Even before COVID-19 hit, manufacturing faced pressure to up its digital game. Competing with tech, finance and other sectors for young talent was growing more difficult, and global competition was relentlessly driving down price points and profits on traditional goods.
The onset of the pandemic highlighted the industry’s vulnerabilities. Supply chains were exposed as overly reliant on a single region. While workers in many industries needed only a phone, a laptop and Zoom or Microsoft Teams to resume work, many manufacturers shut down for extended periods, their shop floors and assembly lines at the mercy of broken supply chains, distancing guidelines and other imperatives.
So, if the writing was on the wall before COVID-19, the pandemic has added underlining and an exclamation point: Manufacturers that haven’t done so already must embrace digital — and fast.
But where to begin?
We believe that workforce transformation may be an ideal stepping stone in the larger shift to Industry 4.0 — but that’s true if, and only if, it is done within the context of what the business’s needs are as they pertain to its value chain. (To learn more and read case studies about manufacturers making strides, see the joint Cognizant/Microsoft paper, “Creating the Modern Manufacturing Workforce.”)
Attracting the next generation
Excelling in the future will require employees with top digital skills, and this is an area in which investing in workforce technology could provide a boost. Manufacturing is one of the most established industries in today’s business landscape. This maturity brings many benefits, but also some drawbacks; manufacturing’s history and pragmatic nature don’t exactly add to its sex appeal, in a workplace context.
The industry faces “an acute skills gap,” and clients tell us that this is exacerbated in the digital arena, with top tech minds applying their talents to other industries. One way manufacturing can address this gap is to match the tech offerings that appeal not just to millennials, but also to workers of all ages who are eager to embrace the latest tools.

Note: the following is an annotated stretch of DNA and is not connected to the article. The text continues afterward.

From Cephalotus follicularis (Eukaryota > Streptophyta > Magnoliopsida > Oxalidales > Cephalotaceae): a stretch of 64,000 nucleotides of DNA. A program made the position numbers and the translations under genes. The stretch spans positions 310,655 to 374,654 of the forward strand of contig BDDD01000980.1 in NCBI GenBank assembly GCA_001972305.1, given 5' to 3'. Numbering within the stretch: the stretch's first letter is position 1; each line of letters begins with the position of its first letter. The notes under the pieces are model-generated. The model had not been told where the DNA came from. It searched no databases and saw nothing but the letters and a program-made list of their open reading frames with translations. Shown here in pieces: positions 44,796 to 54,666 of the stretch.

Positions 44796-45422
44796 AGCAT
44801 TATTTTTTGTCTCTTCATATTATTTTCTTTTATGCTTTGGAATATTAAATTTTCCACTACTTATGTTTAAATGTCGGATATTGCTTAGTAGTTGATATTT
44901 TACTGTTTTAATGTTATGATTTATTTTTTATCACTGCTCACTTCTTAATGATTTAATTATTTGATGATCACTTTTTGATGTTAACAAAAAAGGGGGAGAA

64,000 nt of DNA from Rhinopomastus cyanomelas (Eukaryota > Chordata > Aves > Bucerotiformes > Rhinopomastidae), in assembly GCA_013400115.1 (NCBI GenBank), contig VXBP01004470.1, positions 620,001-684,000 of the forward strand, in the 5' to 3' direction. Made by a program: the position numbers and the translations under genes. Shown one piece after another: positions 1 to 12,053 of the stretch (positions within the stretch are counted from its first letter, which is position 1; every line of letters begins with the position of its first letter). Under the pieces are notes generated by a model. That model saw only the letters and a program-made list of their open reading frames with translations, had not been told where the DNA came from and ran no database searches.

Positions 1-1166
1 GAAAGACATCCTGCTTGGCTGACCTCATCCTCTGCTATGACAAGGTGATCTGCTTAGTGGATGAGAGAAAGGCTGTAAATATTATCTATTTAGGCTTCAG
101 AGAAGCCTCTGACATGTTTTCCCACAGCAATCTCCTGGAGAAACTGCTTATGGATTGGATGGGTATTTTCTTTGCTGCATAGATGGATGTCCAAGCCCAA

The new workplace
Post-pandemic, remote management and collaboration will remain key parts of working life. Work from home (WFH) and reduced human presence on the factory floor are hardly new; what is now clearer than ever is that manufacturers must keep investing in technology and talent to maintain productivity, preserve corporate culture and drive professional development. Going forward, manufacturers need tools that deliver a consistent feature set and user experience regardless of platform and physical location.
Early in the COVID-19 lockdown it was suggested that many, perhaps most, organizations would not permit workers to return to a physical work environment anytime soon. The passage of time has led to a more mixed reality, especially where manufacturing is concerned — despite the march of technology, the shop floor still tends to require a large number of people, often in close proximity to one another. Moreover, studies find that most people want to get back to their physical workspace. Nevertheless, the industry cannot and should not forfeit the gains it has made in WFH and other geographically dispersed work. Technology tools must reflect this location-agnosticism.
The new workforce
When manufacturers audit their technology and business initiatives to rationalize investment, they often find that reskilling their workforce earns a high priority. As a 2019 report from Cognizant’s Center for the Future of Work put it, “blue-collar work isn’t what it used to be.”
Consider, the authors noted, today’s factory floors, layered with sensors and algorithms sequencing intricate hand-offs between teams of people and banks of machines. In such environments, newly empowered workers aren’t limited to routine physical tasks; armed with the ability to exploit data, analytics or machine learning, they’re adding value in innovative ways, using human insight and judgment to master sophisticated technical process work with skill and flair.
This new category of worker is exemplified by the Takumi Masters at Lexus, who meld detailed knowledge of digital processes with old-school experience and an artisan’s touch. At Lexus, to be a Takumi is to have earned a high honor — and to be rewarded appropriately.
We believe this is the evolutionary direction of what we’ll call the Digital Craftsperson. Unfortunately, not enough enterprises are creating environments in which digital craftspeople can thrive, in spite of a clear need; this is the type of investment that a careful self-assessment can lead to. Failing to prime the workforce is a severe risk. The technology isn’t slowing down, and the competitive pressure is only going to ratchet up. The time to act is now.